The imaging sensor is at the core of digital cameras and its size is one of the main determining factors of image quality. All other things equal, a large sensor will have larger individual pixel-units that offer better low-light sensitivity, wider dynamic range, and richer color-depth than smaller pixels in a sensor of the same technological generation. Furthermore, a large sensor camera will give the photographer more possibilities to use shallow depth-of-field in order to isolate a subject from the background. On the downside, larger sensors are more costly to manufacture and tend to lead to bigger and heavier cameras and lenses.
Of the two cameras under consideration, the Panasonic LX100 features a Four Thirds sensor and the Pentax 645Z a medium format sensor. The sensor area in the 645Z is 539 percent bigger. As a result of these sensor size differences, the cameras have a format factor of, respectively, 2.0 and 0.79. Both cameras feature a native aspect ratio (sensor width to sensor height) of 4:3. The LX100 has the particularity of featuring a switch that allows to toggle between multiple aspect ratios, while maintaining the same field of view and full image resolution.
With 51.1MP, the 645Z offers a higher resolution than the LX100 (12.7MP), but the 645Z nevertheless has larger individual pixels (pixel pitch of 5.30μm versus 4.21μm for the LX100) due to its larger sensor. However, the LX100 is a somewhat more recent model (by 5 months) than the 645Z, and its sensor might have benefitted from technological advances during this time that enhance the light gathering capacity of its pixel-units. Coming back to sensor resolution, it should be mentioned that the 645Z has no anti-alias filter installed, so that it can capture all the detail its sensor resolves.
The resolution advantage of the Pentax 645Z implies greater flexibility for cropping images or the possibility to print larger pictures. The maximum print size of the 645Z for good quality output (200 dots per inch) amounts to 41.3 x 31 inch or 104.9 x 78.6 cm, for very good quality (250 dpi) 33 x 24.8 inch or 83.9 x 62.9 cm, and for excellent quality (300 dpi) 27.5 x 20.6 inch or 69.9 x 52.4 cm. The corresponding values for the Panasonic LX100 are 20.6 x 15.4 inch or 52.2 x 39.2 cm for good quality, 16.4 x 12.4 inch or 41.8 x 31.4 cm for very good quality, and 13.7 x 10.3 inch or 34.8 x 26.1 cm for excellent quality prints.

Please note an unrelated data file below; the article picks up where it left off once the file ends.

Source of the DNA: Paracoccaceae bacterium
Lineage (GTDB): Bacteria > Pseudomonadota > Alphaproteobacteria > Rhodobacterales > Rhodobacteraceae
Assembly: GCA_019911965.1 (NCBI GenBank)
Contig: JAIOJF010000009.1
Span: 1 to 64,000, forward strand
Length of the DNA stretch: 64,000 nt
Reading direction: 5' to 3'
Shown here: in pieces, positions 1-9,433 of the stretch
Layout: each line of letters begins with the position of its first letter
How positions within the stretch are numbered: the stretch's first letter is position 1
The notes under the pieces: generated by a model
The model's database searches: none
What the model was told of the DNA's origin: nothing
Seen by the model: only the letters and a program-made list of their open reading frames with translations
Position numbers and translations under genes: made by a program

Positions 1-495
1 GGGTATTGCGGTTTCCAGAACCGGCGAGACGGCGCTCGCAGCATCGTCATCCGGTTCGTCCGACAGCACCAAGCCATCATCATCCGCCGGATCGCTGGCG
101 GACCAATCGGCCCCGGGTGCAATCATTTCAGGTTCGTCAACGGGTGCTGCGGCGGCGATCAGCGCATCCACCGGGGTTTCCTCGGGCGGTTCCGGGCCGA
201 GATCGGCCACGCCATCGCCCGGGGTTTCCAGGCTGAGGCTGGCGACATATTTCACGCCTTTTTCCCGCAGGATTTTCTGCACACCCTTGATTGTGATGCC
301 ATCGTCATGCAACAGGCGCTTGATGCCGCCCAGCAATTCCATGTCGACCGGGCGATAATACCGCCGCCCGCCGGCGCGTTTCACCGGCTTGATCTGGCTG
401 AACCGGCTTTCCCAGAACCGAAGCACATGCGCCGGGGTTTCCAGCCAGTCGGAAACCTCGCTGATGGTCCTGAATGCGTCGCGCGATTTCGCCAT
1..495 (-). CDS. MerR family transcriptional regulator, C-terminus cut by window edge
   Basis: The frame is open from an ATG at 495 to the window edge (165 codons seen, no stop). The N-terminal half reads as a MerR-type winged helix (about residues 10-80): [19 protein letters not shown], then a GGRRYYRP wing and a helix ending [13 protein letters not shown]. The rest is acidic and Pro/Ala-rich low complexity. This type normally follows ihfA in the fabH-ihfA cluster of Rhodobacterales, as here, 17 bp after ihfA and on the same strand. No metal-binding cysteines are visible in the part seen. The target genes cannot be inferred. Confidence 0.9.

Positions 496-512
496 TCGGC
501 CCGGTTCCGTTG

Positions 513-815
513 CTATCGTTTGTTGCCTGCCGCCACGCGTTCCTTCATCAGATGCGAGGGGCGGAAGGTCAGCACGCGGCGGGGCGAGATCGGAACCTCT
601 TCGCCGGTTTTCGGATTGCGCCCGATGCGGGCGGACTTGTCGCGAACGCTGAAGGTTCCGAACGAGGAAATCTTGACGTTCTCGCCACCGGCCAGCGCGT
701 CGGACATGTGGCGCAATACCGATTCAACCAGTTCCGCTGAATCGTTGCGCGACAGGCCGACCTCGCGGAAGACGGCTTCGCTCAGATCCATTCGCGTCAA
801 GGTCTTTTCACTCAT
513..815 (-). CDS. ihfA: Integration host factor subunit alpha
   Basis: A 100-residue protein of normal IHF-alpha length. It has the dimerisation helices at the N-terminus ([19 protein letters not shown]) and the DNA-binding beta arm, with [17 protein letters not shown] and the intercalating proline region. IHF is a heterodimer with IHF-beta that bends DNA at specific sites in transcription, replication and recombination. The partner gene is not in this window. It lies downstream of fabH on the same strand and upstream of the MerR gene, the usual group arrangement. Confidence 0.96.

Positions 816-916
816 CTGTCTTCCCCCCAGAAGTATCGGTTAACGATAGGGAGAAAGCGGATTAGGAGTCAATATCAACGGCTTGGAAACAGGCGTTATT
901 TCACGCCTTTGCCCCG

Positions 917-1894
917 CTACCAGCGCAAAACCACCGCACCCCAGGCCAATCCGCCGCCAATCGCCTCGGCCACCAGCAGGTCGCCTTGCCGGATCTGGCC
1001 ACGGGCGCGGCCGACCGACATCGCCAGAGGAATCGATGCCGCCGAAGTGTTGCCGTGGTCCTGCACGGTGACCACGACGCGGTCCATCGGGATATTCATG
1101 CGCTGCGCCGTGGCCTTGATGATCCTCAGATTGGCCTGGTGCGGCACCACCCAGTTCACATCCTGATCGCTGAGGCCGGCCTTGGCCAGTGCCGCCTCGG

The Panasonic Lumix DMC-LX100 has a native sensitivity range from ISO 200 to ISO 25600, which can be extended to ISO 100-25600. The corresponding ISO settings for the Pentax 645Z are ISO 100 to ISO 204800 (no boost).
Consistent information on actual sensor performance is available from DXO Mark for many cameras. This service assesses and scores the color depth ("DXO Portrait"), dynamic range ("DXO Landscape"), and low-light sensitivity ("DXO Sports") of camera sensors, and also publishes an overall camera score. Of the two cameras under consideration, the 645Z offers substantially better image quality than the LX100 (overall score 34 points higher). The advantage is based on 3.7 bits higher color depth, 2.2 EV in additional dynamic range, and 3 stops in additional low light sensitivity. The table below summarizes the physical sensor characteristics and sensor quality findings and compares them across a set of similar cameras.
|Panasonic LX100||Four Thirds||12.7||4112||3088||4K/30p||22.3||12.5||553||67||Panasonic LX100|
|Pentax 645Z||Medium Format||51.1||8256||6192||1080/60i||26.0||14.7||4505||101||Pentax 645Z|
|Canon 5DS||Full Frame||50.3||8688||5792||1080/30p||24.7||12.4||2381||87||Canon 5DS|
|Canon 5DS R||Full Frame||50.3||8688||5792||1080/30p||24.6||12.4||2308||86||Canon 5DS R|
|Canon G1 X Mark II||1.5-inch||13.0||4160||3120||1080/30p||21.5||10.8||581||58||Canon G1 X Mark II|
|Hasselblad X1D||Medium Format||51.3||8272||6200||1080/25p||26.2||14.8||4489||102||Hasselblad X1D|
|Leica SL||Full Frame||24.0||6000||4000||4K/30p||25.0||13.4||1821||88||Leica SL|
|Leica D-LUX Typ 109||Four Thirds||12.7||4112||3088||4K/30p||..||..||..||..||Leica D-LUX Typ 109|
|Panasonic LX100 II||Four Thirds||16.8||4736||3552||4K/30p||..||..||..||..||Panasonic LX100 II|
|Panasonic FZ1000||1-inch||20.0||5472||3648||4K/30p||22.1||11.7||517||64||Panasonic FZ1000|
|Panasonic GM5||Four Thirds||15.8||4592||3448||1080/60p||22.1||11.7||721||66||Panasonic GM5|
|Panasonic G6||Four Thirds||15.9||4608||3456||1080/60p||21.3||11.5||639||61||Panasonic G6|
|Panasonic GM1||Four Thirds||15.8||4592||3448||1080/60i||22.3||11.7||660||66||Panasonic GM1|
|Panasonic GX7||Four Thirds||15.8||4592||3448||1080/60p||22.6||12.2||718||70||Panasonic GX7|
|Panasonic GF1||Four Thirds||12.0||4000||3000||720/30p||21.2||10.3||513||54||Panasonic GF1|
|Panasonic GH1||Four Thirds||12.0||4000||3000||1080/24p||21.6||11.6||772||64||Panasonic GH1|
|Pentax 645D||Medium Format||39.5||7264||5440||none||24.6||12.6||1262||82||Pentax 645D|
Many modern cameras are not only capable of taking still images, but also of capturing video footage. Both cameras under consideration have a sensor with sufficiently fast read-out times for moving pictures, but the LX100 provides a higher video resolution than the 645Z. It can shoot video footage at 4K/30p, while the Pentax is limited to 1080/60i.